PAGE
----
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Foundation - The Brain -Consciousness -Neurons - Introductory Readings - Freud -Stages of development -Defense Mechanisms - Skinner -The three learning principles

The Brain



The Astonishing Hypothesis: “You, your joys and your sorrows, your memories and your ambitions, your sense of personal identity and free will, are in fact no more than the behavior of a vast assembly of nerve cells and their associated molecules” This quote summarizes materialism

Descartes arguments for Dualism



Dendrites receive either excitatory (+) or inhibitory (-) the cell body calculates the total of +’s and -‘s, when a certain threshold is met theres a neural firing, through the axon, surrounding the axon is a myelin sheath.   Types of neurons:

  Neuron firing is all or nothing, they either fire or they don’t, intensity of experience is handled in two ways, Quantity of firing i.e (x) firings corresponds to a mild experience, (x) times 10 firings must therefore be an intense experience. The second type is timing of firings if (x) fires over 1s is mild then (x) times 10 over 1s must be intense.

Parts of the brain

Subcortical, below cortex

medula, handles automatic function, heartrate, blood pressure, swallowing etc. cerebellum, body balance and muscle coordination Hypothalamus, feeding, sex, thirst, appetite Cerebral cortex, Reasoning, language and complex perceptions

Our two brains

The topic of lateralization is about the difference between both halves of the brain though both sides can do most tasks generally speaking the halves break up as follows


Left Side   Right Side
-Written language   -Insight
-Spoken language   -Imagination
-Number skills   -Art awareness
-Reasoning skills   -Musical awareness
-Logic skills   -3D Forms

  Contralateral organization: Sensory information is sent to opposite hemisphere crossing over in pathways leading to cortex   Visual Crossover: Left eye to right hemisphere, right eye to left hemisphere   Motor Crossover: Right hemisphere controls left side, left hemisphere controls right side   Corpus callosum: Major (but not only) pathway between sides, connects comparable structures, permits data received on one side to be processed in both hemispheres.

Ending notes

Introductory Readings


-History of psychology (D.B. Baker)

-Research Designs (C.N. Scollon)

-Psychology formally proposed in late 19th century

-Precursors to psychology can be found as early as 1632 (John locke, Thomas Reid)

-empiricism is the idea all knowledge comes from experience

-German physiologist Hermann Von Helmholtz (1821-1894) explored the physiology of vision and hearing by measuring impulses, the implications being that the mind can deceive. Separating the psychological reality from the physical reality.

-Wilhelm Wundt (1832-1920) is considered a founding figure of psychology.

Introspection: Identification of the elements of consciousness Structuralists: Contents of the mind, what the mind is Functionalists: The activities of the mind, what the mind does



Psychoanalytical Theory   Unconscious motivation: unconscious reasons for feelings and actions

Unconscious dynamics: conflict between different systems in the brain leading to dreams, speech errors, jokes etc.

  Psychoanalytic divisions of the mind



Most standards set for the superegos morals are done so during childhood and may be based on the biases of who raised you or the biases of the culture you were raised in.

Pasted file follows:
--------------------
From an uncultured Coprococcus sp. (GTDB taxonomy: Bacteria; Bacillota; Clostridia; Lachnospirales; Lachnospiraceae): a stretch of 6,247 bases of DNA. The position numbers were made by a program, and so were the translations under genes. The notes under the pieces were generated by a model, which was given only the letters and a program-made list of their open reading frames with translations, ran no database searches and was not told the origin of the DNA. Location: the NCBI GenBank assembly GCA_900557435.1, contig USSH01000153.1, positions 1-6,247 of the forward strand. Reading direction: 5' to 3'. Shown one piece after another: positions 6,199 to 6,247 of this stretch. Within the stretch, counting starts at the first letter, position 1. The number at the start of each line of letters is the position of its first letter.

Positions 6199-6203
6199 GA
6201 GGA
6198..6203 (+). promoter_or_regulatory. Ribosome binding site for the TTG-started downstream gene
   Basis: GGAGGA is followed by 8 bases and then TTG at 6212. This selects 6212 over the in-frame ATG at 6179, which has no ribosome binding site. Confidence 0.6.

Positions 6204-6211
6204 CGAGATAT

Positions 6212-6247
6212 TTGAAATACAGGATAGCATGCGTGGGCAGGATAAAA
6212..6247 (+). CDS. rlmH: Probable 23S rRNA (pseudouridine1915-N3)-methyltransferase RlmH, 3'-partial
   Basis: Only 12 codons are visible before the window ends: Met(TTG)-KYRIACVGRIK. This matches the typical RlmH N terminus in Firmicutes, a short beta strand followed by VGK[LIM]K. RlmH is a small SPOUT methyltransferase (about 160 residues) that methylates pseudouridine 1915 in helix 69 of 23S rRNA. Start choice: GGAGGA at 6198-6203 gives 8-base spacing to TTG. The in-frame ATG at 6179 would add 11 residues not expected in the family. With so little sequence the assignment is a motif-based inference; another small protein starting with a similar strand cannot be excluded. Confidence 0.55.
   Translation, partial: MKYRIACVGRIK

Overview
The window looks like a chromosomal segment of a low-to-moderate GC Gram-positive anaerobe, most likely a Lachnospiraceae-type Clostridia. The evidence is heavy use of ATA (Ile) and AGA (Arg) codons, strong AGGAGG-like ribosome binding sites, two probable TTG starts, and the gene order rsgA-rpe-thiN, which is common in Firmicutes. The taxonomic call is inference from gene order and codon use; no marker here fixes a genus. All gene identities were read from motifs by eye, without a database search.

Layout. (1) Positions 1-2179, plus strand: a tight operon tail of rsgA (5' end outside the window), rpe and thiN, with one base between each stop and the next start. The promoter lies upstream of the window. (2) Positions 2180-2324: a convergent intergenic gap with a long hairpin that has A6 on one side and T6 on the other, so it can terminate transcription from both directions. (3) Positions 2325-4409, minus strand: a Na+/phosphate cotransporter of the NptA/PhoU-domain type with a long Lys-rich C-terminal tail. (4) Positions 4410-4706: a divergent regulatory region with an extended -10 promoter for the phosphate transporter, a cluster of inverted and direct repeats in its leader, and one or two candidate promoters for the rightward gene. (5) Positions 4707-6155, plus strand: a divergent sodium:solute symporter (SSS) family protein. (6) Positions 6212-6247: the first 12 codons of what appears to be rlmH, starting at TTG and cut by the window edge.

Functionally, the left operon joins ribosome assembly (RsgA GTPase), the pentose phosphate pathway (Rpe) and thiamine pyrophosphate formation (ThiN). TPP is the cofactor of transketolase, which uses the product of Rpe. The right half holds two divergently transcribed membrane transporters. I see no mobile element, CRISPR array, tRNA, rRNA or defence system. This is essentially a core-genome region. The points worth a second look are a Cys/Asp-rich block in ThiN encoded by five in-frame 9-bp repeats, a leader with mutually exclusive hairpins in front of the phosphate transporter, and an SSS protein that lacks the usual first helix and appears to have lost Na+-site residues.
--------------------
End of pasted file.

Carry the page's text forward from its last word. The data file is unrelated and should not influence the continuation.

Stages of development






Defense Mechanisms


Id sends out violent and sexual desires and the superego suppresses them occasionally these slip out, in freuds view they did so in the forms of jokes, dreams and slips of the tongue.







The theory of behaviourism (and it’s three claims)

The three learning principles

  Habituation: A decline in the tendency to respond to familiar stimuli due to repeated exposure - An adaptive mechanism to keep us focusing on new objects and events - Graded exposure, fear extinction

  Classical conditioning: The learning of an association between one stimulus and other stimulusPavlovs dog experiments displays this concept, making dogs salivate due to expecting food even when none is present - Before conditioning: - Neutral stimulus: no consistent response (the bell) - Unconditioned Stimulus: unconditioned response (the food) - During conditioning: - neutral stimulus + unconditioned stimulus » Unconditioned response - After conditioning: - Conditioned stimulus » conditioned response - CS immediately before UCS

  Instrumental/operant Conditioning: - learning what works and what doesn’t - The law of effect, The tendency to perform an action is increased if rewarded, lessened if not

  Schedules of reinforcement:

  Criticisms: “I think it’s fair to say that nobody believes this anymore. Just about everybody agrees to at least some extent that these three claims are mistaken. First, there’s a lot of evidence for unlearned knowledge. We’ll see in subsequent lectures that was evidence for an eight contribution to capacities like learning language, perceiving a physical world, understanding number, certain aspects of sexual preference, and so on. Furthermore, even when it comes to learning, which is the focus of behaviorism, it turns out different animals have different learning mechanisms. The way birds learn birds song seems quite different from the way that humans learn language. The way some animals learn to navigate is just different from the way other animals learn to do this. The way some animals form attachments or develop cooperative behavior is often special to that sort of species of animal. And none of this is that surprising, natural selection will take different creatures on different paths.”